Last Updated on May 5, 2015, by eNotes Editorial. Word Count: 541
Though The Spire is populated by several important characters, in a sense the only character in the novel is Jocelin. Everything in it is rendered through his eyes; all others are seen merely as components of an emerging vision which Jocelin believes is divinely inspired. This story of a “master builder” who builds too high (often compared to Henrik Ibsen’s play of that title) is a deceptively simple account of a man beset by pride and obsessed with his own self-image. From the beginning yf the novel, when Jocelin observes the model of the spire standing in front of the cathedral’s crossways, it is clear that his “prayer” is a phallic gesture, a product of his own self-love:
The model was like a man Iying on his back. The nave was his legs placed together, the transepts on either side were his arms outspread. The choir was his body; and the Lady Chapel, where now the services would be held, was his head. And now also, springing, projecting, bursting, erupting from the heart of the building there was its crown and majesty, the new spire.
This description prefigures what will become in the novel the close identification between Jocelin’s body and the building of the spire; here, it acts as a substitute for his sexual desires regarding Goody Pangall. He remarks that “now there was a kind of necessary marriage: Jocelin and the spire.” He dreams that his body is the church: “It seemed to Jocelin that he lay on his back in bed; and then he was Iying on his back in the marshes, crucified, and his arms were the transepts, with Pangall’s kingdom nestled by his left side.” Finally, while dying, Jocelin perceives his own body, his protruding ribs, as the stone walls and vaulting of the church. Thus, the novel presents a classically obsessed hero who confers upon an object in the world the weight of his own egotism—a burden which, apocalyptically, brings that world falling down around his ears. Like Ahab’s whale, Jocelin’s spire can be seen as the self-reflection of a narcissistic hero who can perceive, looking around the wide world, only his own image.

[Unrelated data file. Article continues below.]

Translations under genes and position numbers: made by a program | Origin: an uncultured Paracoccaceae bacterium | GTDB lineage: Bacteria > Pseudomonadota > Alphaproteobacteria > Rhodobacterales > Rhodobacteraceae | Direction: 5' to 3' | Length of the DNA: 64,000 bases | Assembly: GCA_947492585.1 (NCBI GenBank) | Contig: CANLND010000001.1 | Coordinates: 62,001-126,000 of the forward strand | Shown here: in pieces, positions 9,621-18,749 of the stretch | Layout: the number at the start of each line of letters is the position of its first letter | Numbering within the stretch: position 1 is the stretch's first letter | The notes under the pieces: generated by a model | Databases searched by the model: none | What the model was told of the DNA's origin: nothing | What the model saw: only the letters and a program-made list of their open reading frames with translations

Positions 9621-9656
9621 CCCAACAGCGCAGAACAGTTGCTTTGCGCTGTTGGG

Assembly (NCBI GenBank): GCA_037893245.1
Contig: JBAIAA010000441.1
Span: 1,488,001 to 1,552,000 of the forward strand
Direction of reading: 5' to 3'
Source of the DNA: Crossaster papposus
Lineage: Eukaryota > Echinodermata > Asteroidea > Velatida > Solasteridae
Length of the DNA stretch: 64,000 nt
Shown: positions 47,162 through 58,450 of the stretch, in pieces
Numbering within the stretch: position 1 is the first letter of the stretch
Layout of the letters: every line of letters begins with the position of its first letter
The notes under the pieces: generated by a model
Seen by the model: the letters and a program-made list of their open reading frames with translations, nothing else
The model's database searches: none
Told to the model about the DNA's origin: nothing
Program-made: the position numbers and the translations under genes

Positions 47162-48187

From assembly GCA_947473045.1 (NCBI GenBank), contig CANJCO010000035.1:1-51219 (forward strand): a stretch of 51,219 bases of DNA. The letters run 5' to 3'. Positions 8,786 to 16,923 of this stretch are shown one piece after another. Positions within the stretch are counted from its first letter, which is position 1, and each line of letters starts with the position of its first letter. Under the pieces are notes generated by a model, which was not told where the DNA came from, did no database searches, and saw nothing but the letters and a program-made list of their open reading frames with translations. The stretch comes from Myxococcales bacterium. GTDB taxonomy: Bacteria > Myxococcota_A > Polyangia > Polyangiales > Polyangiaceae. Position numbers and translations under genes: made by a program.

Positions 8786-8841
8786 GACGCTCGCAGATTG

The other characters of the novel, the “pillars” of Jocelin’s church, represent both allegorized aspects of his own being and problematic embodiments of an “otherness” to which he is blind and which foils his plans. Goody is, clearly, the figuration of lust; Mason, the builder who is brought down by the absurdity of Jocelin’s plans and his own limitations, represents ambition. Pangall is a slightly comic figure—the “lower man” or beastlike figure of the novel who haunts Jocelin’s conscience and sporadically performs in the role of the wise fool. Rachel, like her biblical namesake, is the good but barren wife (the Old Testament Rachel is barren for seven years) who represents blind faith: Her attachment to her husband and his participation in Jocelin’s plan completely overtake her body and will. Rather than being fully developed characters, the supporting cast of The Spire represent those characteristics—lust, faith, ambition, sacrifice—upon which Jocelin depends for the completion of his design and which, ironically, bring about the destruction of his plan.
Last Updated on May 5, 2015, by eNotes Editorial. Word Count: 637
Jocelin, the dean of the Cathedral Church of Our Lady, somewhere in England. He obtained the position through the influence of his aunt, who was mistress to a previous king. Despite this connection, Jocelin appears a spiritual man, full of visionary faith, feeling called by God to construct a tower and spire for the cathedral. At first, the vision is seen by Jocelin as an act of faith over material impossibilities, such as inadequate foundations. He feels tremendous joy and love as this act of faith...
(The entire section contains 1342 words.)
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